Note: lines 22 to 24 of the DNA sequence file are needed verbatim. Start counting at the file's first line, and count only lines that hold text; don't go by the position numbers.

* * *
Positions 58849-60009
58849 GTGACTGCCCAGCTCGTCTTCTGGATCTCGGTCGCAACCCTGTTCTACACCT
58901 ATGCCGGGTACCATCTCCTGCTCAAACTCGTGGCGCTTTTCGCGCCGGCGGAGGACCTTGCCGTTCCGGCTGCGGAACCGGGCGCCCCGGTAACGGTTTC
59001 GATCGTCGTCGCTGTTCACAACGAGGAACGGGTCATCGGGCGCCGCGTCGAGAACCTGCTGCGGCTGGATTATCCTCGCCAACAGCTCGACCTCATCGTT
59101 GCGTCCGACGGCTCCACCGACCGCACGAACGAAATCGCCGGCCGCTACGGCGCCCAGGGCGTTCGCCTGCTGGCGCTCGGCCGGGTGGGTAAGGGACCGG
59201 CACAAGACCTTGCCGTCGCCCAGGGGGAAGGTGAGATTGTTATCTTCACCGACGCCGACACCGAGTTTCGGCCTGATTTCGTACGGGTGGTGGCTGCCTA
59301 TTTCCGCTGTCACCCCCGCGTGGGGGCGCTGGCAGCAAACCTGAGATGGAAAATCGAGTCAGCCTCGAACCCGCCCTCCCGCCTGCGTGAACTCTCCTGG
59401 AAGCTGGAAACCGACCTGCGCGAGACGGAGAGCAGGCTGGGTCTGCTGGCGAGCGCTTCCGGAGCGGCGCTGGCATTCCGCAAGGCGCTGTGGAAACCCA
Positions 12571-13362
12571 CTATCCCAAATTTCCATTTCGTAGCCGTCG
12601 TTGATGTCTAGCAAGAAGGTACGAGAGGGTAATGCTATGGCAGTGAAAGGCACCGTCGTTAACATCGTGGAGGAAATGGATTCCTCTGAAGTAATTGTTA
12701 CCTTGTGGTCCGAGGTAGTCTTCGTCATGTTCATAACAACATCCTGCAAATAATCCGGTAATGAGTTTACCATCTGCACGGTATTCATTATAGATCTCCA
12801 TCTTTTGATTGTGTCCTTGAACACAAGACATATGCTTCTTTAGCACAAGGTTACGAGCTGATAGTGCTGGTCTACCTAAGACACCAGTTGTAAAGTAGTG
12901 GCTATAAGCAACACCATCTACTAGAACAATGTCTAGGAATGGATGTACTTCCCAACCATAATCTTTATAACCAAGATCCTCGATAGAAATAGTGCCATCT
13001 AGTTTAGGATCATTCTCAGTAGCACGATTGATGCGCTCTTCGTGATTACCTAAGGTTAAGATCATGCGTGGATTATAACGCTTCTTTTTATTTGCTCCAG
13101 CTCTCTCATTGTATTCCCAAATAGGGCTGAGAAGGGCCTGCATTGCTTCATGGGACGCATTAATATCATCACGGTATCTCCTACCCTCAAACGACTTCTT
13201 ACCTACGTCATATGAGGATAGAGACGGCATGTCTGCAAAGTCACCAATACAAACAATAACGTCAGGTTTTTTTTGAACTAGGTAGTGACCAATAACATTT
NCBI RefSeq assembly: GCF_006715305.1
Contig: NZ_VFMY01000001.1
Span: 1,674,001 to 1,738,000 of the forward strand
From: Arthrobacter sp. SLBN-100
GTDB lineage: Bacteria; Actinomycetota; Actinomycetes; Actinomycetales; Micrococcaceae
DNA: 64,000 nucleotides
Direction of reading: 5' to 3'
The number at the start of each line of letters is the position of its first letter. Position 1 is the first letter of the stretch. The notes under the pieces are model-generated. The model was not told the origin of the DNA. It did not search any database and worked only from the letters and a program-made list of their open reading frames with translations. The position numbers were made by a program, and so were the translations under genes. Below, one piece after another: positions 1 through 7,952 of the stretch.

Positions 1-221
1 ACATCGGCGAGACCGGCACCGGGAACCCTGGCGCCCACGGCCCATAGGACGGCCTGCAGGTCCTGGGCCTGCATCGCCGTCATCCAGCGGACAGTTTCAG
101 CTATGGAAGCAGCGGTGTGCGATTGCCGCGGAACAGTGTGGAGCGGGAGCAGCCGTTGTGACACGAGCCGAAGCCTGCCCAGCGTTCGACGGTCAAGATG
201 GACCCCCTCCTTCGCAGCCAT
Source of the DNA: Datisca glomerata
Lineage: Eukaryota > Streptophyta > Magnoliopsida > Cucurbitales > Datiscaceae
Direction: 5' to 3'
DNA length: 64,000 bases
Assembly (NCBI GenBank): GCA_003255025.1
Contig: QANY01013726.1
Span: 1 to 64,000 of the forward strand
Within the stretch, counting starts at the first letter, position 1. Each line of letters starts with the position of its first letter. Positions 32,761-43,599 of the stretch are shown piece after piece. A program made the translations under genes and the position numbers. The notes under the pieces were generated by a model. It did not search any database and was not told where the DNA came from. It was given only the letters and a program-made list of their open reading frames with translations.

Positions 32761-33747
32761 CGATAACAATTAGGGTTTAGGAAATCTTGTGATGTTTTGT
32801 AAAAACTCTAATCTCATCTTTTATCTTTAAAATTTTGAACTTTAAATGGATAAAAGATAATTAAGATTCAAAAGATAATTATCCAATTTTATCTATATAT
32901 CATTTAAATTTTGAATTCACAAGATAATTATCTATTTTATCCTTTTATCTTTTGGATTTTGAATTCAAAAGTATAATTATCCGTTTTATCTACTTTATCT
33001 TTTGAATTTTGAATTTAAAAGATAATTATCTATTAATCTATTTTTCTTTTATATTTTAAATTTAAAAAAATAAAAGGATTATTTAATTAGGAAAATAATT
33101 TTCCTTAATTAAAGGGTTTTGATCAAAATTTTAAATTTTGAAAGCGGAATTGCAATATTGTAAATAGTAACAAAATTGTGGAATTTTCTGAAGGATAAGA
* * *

GTDB lineage: Bacteria; Actinomycetota; Actinomycetes; Actinomycetales; Micrococcaceae
DNA: 64,000 nucleotides
Direction of reading: 5' to 3'